Tennessee Facility Provides Comprehensive Educational Resources

June 18, 2014

Featured

Moccasin Bend Wastewater Treatment Plant (Chattanooga, Tenn.) project coordinator Matthew Snyder educates students about wastewater treatement processes and microbes. Photo courtesy of the City of Chattanooga.

Moccasin Bend Wastewater Treatment Plant (Chattanooga, Tenn.) project coordinator Matthew Snyder educates students about wastewater treatement processes and microbes. Photo courtesy of the City of Chattanooga.

In March, a group from Hickory Valley Christian School (Chattanooga, Tenn.) visited the Moccasin Bend Wastewater Treatment Plant in Chattanooga where sewer project coordinator Matthew Snyder gave a special presentation called “Mighty Microbes.” The presentation demonstrated the important role that microbes play in activated sludge and wastewater treatment. The students drew pictures and sent thank you notes, which the plant posted online along with photos and feedback from the event.

As a platinum-certified National Biosolids Partnership (Alexandria, Va.) facility, the Moccasin Bend Wastewater Treatment Plant offers educational program to increase knowledge of its biosolids program. Photo courtesy of the City of Chattanooga.

As a platinum-certified National Biosolids Partnership (Alexandria, Va.) facility, the Moccasin Bend Wastewater Treatment Plant offers educational program to increase knowledge of its biosolids program. Photo courtesy of the City of Chattanooga.

The tour and kids program is part of the facility’s community education and outreach efforts aimed at improving public perception of its biosolids program. As a platinum-certified organization of the National Biosolids Partnership (Alexandria, Va.), the facility has demonstrated a continued high level of commitment to excellence in biosolids management that goes beyond regulatory requirements.

In addition to giving tours to students of all ages, facility staff members also visit schools to conduct interactive presentations and provide classroom resources about water and wastewater treatment. The facility’s website also offers extensive informational resources to the community.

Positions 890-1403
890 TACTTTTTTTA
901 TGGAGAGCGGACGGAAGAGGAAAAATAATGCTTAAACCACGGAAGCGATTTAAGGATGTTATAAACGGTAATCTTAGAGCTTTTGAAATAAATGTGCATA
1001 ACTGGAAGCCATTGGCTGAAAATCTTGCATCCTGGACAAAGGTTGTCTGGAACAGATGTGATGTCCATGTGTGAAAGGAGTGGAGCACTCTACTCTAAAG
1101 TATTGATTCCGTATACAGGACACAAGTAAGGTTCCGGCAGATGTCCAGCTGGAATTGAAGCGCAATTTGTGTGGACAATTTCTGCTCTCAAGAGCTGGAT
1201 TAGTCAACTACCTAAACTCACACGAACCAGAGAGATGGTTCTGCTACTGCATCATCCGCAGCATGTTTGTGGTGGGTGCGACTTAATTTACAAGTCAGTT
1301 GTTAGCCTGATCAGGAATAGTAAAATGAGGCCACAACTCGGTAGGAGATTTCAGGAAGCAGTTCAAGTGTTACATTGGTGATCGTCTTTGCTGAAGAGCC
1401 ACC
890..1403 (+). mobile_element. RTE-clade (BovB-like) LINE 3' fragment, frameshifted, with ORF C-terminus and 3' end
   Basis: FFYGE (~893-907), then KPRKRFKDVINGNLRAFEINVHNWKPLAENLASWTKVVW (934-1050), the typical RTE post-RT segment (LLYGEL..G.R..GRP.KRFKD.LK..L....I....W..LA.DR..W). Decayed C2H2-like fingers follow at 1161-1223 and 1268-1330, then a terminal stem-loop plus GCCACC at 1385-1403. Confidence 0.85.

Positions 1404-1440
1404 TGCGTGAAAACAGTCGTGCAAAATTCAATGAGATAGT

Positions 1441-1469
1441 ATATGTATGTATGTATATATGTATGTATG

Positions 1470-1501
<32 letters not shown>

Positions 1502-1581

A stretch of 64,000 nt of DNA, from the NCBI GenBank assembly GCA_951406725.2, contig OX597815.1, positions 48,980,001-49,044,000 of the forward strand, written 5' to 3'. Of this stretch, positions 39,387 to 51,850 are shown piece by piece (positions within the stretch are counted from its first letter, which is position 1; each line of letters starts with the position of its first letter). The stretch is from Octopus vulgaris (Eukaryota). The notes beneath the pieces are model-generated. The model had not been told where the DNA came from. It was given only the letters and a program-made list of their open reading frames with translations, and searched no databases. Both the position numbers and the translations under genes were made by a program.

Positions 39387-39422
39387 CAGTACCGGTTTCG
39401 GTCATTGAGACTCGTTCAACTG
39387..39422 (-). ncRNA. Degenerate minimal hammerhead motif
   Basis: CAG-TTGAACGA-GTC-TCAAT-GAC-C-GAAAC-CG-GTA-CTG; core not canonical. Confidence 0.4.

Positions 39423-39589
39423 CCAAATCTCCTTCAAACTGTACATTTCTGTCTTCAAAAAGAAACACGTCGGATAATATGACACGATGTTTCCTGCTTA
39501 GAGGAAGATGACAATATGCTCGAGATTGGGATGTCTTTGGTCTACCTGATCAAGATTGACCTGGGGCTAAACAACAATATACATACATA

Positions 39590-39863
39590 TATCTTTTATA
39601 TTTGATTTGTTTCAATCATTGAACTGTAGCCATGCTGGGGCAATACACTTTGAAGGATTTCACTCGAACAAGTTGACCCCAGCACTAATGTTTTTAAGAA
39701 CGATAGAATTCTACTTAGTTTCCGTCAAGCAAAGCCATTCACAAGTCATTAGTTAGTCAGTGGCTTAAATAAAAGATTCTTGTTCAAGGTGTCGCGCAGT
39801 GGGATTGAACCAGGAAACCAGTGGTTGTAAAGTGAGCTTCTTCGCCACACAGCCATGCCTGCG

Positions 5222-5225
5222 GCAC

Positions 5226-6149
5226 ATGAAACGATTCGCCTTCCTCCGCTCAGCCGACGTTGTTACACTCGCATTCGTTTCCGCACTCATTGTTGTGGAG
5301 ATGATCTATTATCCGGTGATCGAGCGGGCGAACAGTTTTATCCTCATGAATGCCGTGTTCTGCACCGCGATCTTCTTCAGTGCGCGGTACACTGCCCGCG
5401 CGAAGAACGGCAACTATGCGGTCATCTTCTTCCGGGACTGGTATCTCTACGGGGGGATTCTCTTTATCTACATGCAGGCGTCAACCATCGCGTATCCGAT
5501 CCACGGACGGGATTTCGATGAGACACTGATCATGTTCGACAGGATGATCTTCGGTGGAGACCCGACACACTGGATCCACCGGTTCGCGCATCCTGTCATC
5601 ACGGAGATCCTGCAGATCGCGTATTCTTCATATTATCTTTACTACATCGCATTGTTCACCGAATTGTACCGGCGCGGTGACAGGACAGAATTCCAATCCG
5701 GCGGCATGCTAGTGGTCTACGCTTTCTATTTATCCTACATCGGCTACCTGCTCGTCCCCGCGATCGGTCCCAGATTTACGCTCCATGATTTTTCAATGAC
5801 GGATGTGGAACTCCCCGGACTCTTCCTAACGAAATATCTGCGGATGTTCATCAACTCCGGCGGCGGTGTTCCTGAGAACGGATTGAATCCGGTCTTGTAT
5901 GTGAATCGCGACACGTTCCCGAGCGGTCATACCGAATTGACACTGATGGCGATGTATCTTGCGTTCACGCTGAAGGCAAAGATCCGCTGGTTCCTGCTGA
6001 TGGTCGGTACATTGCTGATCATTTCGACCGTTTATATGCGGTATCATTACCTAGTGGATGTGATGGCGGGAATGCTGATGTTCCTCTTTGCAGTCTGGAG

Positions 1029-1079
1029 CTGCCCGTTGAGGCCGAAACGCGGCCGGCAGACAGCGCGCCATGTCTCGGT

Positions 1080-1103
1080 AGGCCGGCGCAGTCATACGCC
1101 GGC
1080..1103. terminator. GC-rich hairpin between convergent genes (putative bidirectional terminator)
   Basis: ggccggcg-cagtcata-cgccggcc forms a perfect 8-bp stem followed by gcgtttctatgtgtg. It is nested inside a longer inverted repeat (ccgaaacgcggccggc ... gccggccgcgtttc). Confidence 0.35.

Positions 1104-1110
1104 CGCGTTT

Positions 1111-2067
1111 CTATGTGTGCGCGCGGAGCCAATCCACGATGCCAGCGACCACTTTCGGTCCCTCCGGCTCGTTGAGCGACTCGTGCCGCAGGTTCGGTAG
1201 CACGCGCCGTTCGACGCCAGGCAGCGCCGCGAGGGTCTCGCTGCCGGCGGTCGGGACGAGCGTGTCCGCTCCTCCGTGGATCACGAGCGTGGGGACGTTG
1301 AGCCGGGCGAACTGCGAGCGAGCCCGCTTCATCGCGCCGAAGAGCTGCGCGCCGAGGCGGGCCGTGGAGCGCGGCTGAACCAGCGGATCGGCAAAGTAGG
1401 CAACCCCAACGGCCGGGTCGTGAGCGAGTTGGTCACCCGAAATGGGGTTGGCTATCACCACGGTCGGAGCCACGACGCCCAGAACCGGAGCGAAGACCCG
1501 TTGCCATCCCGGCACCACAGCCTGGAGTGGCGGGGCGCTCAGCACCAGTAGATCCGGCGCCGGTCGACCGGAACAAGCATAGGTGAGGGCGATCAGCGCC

Snyder gave a special presentation called “Mighty Microbes” to Hickory Valley Christian School (Chattanooga, Tenn.) students. Photo courtesy of the City of Chattanooga.

Snyder gave a special presentation called “Mighty Microbes” to Hickory Valley Christian School (Chattanooga, Tenn.) students. Photo courtesy of the City of Chattanooga.

Snyder was first struck by the idea to start a kids program while attending non-educator training sessions offered through Hamilton County Schools in Tennessee. “I got inspired to do something that would spark interest and reach kids,” he said.

The idea led Snyder to TRG & Associates, a San Diego-based public relations firm specializing in educational outreach materials that water agencies can use to engage school districts and students about water recycling and wastewater treatment. TRG produces the Team Mighty Microbe trading cards, which Snyder now uses as a key feature in his presentations.

Hickory Valley Christian School students sent Snyder thank you notes for his presentation about microbes. Photo courtesy of the City of Chattanooga.

Hickory Valley Christian School students sent Snyder thank you notes for his presentation about microbes. Photo courtesy of the City of Chattanooga.

“The Mighty Microbe cards have been a great resource for illustrating to kids what microbes actually are and the important purpose that microbes serve,” Snyder said. “The interactive nature of the cards and the microbe characters really strengthen their understanding that fats, oils, and greases and other hazardous materials shouldn’t be put down the drain because of the harm that can be caused to microbes.”

Debbie Grimes, a third-grade teacher at Hickory Valley Christian School, said the program is a great, firsthand learning experience for kids and adults. “We learned how the community benefits from biosolids,” she said.

The important takeaway of the interactive presentation — and the kids program as a whole — is that water quality is everybody’s responsibility and that we all need to act conscientiously to keep water clean for future generations, according to Snyder.

“If we can teach kids about biosolids and responsible waste management, there is a good chance that they will pass along the message to their parents,” he said.

Jeff Gunderson, WEF Highlights

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